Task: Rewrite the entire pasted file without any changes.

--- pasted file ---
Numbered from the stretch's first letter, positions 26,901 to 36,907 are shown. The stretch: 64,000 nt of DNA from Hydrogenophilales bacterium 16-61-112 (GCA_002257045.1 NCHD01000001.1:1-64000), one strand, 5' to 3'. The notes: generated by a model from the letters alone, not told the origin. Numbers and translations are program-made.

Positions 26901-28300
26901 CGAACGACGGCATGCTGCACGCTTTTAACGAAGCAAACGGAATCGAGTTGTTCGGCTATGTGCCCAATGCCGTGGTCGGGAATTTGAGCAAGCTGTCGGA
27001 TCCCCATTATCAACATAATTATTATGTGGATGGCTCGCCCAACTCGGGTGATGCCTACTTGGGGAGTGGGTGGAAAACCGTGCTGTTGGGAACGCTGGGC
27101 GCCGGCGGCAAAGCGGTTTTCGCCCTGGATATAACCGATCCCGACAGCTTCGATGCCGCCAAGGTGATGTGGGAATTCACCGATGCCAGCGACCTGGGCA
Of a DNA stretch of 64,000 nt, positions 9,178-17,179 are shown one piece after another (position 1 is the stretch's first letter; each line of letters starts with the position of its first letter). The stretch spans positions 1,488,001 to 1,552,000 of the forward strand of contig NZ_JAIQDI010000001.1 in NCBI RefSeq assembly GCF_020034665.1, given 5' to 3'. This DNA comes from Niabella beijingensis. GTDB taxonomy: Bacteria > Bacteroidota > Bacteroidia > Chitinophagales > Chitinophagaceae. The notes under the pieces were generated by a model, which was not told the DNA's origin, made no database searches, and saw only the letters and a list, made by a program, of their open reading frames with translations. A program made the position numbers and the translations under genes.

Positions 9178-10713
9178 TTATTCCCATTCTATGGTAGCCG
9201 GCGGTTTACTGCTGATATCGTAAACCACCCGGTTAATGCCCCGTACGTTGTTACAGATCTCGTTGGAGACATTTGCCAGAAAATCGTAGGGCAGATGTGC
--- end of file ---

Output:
Numbered from the stretch's first letter, positions 26,901 to 36,907 are shown. The stretch: 64,000 nt of DNA from Hydrogenophilales bacterium 16-61-112 (GCA_002257045.1 NCHD01000001.1:1-64000), one strand, 5' to 3'. The notes: generated by a model from the letters alone, not told the origin. Numbers and translations are program-made.

Positions 26901-28300
26901 CGAACGACGGCATGCTGCACGCTTTTAACGAAGCAAACGGAATCGAGTTGTTCGGCTATGTGCCCAATGCCGTGGTCGGGAATTTGAGCAAGCTGTCGGA
27001 TCCCCATTATCAACATAATTATTATGTGGATGGCTCGCCCAACTCGGGTGATGCCTACTTGGGGAGTGGGTGGAAAACCGTGCTGTTGGGAACGCTGGGC
27101 GCCGGCGGCAAAGCGGTTTTCGCCCTGGATATAACCGATCCCGACAGCTTCGATGCCGCCAAGGTGATGTGGGAATTCACCGATGCCAGCGACCTGGGCA
Of a DNA stretch of 64,000 nt, positions 9,178-17,179 are shown one piece after another (position 1 is the stretch's first letter; each line of letters starts with the position of its first letter). The stretch spans positions 1,488,001 to 1,552,000 of the forward strand of contig NZ_JAIQDI010000001.1 in NCBI RefSeq assembly GCF_020034665.1, given 5' to 3'. This DNA comes from Niabella beijingensis. GTDB taxonomy: Bacteria > Bacteroidota > Bacteroidia > Chitinophagales > Chitinophagaceae. The notes under the pieces were generated by a model, which was not told the DNA's origin, made no database searches, and saw only the letters and a list, made by a program, of their open reading frames with translations. A program made the position numbers and the translations under genes.

Positions 9178-10713
9178 TTATTCCCATTCTATGGTAGCCG
9201 GCGGTTTACTGCTGATATCGTAAACCACCCGGTTAATGCCCCGTACGTTGTTACAGATCTCGTTGGAGACATTTGCCAGAAAATCGTAGGGCAGATGTGC